Maintenance of Romantic Relationships (4+8 marks)

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Equity Theory: AO1 Points- 4 marks

  • Walster (1978) agrred that people wigh up rewards and costs within relationships but argues that people have an expectation to that relationships should be fair 
  • According to equity theory, couples keep an eye on what both they and thier partner are putting in and getting out of the relationship
  • If this is roughly equal they are likely to feel satisifed with the relationship 
  • If this is unequal, with one partner putting in a great deal more effort, or getting more out, the realtionship will be experienced as inequitable leading to the 'loser' feeling distressed and dissatisfied and the 'winner' to feel guilty.
  • If the relationship is of relatively short duration one partner may simply end it.
  • If the couple have been together a long time they may be motivated to repair the relationship by restoring equity.
  • This is done by:
    • reducing inputs
    • increasing outputs/rewards  
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AO2/AO3 points (8 marks)

  • Clark and Mills (1979) disagreed with the claim that all relationships are based on economics.
    • they distinguished between exchange relationships and communal relationships.
    • although exchange relationships may involve keeping track of rewards and costs, communal relationships are governed more by a desire to respong to partners needs.
    • there is still some concern with equity, but partners tend to believe things will balance out in the long run
  • DeMaris (2007) investigated whether marital inequity is associated with later marital disruption.
    • using 1500 couples as part of the -US National Survey of Families and Households- he found that the only subjective index of inequity associated with disruption is a womens sense of being under-benefited, with greater under-benefit raising the risk of divorce.
  • Ragsdale and Brandau-Brown (2007) reject the claim that inequity is a key determinant of relationship satisfaction.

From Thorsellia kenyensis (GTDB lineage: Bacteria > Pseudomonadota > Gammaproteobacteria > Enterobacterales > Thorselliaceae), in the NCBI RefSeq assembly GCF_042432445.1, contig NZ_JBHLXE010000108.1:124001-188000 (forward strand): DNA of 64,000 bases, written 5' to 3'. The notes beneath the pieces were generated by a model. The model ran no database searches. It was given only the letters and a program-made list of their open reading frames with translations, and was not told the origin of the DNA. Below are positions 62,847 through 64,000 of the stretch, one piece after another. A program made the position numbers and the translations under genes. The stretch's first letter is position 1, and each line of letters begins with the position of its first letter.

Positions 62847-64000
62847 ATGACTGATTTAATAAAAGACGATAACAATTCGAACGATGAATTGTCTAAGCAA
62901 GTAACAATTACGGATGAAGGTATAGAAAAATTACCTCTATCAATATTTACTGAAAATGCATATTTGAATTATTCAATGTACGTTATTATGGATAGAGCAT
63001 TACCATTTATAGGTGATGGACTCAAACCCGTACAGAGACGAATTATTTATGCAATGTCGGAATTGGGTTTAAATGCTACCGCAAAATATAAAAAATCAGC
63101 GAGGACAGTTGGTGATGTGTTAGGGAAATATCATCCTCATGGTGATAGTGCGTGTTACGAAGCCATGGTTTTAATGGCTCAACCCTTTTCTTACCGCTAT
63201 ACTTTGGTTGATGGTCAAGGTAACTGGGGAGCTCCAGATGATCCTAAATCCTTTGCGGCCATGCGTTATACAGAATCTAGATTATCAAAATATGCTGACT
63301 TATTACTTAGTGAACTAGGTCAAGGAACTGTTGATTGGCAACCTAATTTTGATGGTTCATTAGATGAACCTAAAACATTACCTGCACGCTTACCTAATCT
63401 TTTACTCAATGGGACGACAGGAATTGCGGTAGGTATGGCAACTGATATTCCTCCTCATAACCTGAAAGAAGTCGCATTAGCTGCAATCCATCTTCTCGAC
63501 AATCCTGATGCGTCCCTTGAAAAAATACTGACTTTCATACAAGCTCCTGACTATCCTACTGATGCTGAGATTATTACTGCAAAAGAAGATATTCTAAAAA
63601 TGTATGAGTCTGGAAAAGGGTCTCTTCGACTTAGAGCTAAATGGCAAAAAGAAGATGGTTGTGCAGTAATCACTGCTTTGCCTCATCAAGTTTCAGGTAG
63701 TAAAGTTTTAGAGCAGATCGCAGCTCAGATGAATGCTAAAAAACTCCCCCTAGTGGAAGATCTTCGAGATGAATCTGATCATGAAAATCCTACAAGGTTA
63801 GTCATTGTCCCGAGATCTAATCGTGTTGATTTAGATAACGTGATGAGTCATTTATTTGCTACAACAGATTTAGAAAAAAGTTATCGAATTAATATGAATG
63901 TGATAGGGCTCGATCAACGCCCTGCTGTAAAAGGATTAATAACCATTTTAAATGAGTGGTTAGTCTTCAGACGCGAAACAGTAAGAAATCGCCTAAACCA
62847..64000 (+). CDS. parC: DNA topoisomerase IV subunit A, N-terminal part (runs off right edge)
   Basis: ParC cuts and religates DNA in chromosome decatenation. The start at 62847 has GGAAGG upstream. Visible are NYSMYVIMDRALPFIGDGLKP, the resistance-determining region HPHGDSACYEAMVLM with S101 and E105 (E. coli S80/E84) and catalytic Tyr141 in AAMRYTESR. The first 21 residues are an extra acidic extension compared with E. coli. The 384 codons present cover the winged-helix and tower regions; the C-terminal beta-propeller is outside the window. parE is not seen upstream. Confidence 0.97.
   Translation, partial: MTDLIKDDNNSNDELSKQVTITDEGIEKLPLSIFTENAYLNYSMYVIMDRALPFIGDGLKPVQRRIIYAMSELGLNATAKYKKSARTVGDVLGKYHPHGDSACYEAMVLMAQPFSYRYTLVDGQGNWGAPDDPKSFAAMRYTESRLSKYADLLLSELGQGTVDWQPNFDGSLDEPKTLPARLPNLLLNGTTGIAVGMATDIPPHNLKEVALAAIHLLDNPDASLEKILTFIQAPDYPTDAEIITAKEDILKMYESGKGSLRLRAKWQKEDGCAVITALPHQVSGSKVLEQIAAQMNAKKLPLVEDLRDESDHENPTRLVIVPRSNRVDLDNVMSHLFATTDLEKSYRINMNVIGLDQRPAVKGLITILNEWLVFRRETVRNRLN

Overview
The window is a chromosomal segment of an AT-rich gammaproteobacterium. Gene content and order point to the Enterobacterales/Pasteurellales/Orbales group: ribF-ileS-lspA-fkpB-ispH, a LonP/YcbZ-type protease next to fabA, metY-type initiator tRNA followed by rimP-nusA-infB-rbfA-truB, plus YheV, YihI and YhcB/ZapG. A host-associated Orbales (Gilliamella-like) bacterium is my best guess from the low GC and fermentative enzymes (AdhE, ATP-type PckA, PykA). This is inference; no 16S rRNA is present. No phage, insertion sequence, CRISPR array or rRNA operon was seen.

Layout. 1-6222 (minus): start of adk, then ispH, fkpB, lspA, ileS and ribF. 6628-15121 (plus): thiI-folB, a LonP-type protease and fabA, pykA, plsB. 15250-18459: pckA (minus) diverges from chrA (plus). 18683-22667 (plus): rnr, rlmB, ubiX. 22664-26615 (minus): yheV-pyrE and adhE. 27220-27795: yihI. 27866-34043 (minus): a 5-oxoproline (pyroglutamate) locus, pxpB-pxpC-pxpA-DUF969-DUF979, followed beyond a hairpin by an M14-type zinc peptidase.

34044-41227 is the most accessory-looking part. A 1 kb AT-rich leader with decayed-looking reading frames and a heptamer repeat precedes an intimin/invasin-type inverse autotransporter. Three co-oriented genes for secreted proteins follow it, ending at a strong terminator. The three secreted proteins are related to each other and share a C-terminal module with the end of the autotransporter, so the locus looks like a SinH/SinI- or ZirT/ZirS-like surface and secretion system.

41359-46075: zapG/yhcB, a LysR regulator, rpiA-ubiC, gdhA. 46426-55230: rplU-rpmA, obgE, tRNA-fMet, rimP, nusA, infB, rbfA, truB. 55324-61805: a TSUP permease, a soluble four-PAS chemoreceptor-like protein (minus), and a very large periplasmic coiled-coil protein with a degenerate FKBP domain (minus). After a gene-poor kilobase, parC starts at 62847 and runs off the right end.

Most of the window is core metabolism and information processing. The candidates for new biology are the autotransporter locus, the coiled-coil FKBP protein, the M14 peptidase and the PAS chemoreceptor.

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AO2/AO3 points (8 marks)

    • They argue that this represents '...an incomplete rendering of the way in which married people behave with respect to each other', and that equity theory is, therefore, an insufficent theory to explain marital maintenance. 
  • Gender Differences:
    • Steil and Weltman (1991) found that, among married working couples, husbands who earned more than their wives rated their careers as more important than their wives' careers.
    • In such couples the women generally also rated their husbands' careers as more importnant than their own.
    • however, in couples where the womens income exceeded the mans, neither partner rated their career ar more important.
    • Researchers concluded that: 'wives' tendency to seek less for themselves that comparable men msking comparable contributions...impeded the achievment of equality at home.'
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AO2/AO3 points (8 marks)

  • Cultural Bias:
    • Moghaddam (1998) suggest that such 'economic' theories only apply to Western relationships and even then only to certain short-term relationships among those with high mobility. 
    • One group of people who fit this description are students in western societies. they are typically very mobile and experience many short-term relationships.
    • When there is little time to develop long-term commitment, it makes sense to be concerned with give-and-take.
    • However, long term relationships within other less mobile population groups, particularly in non-traditional societies, are more likely to value security than personal profit.
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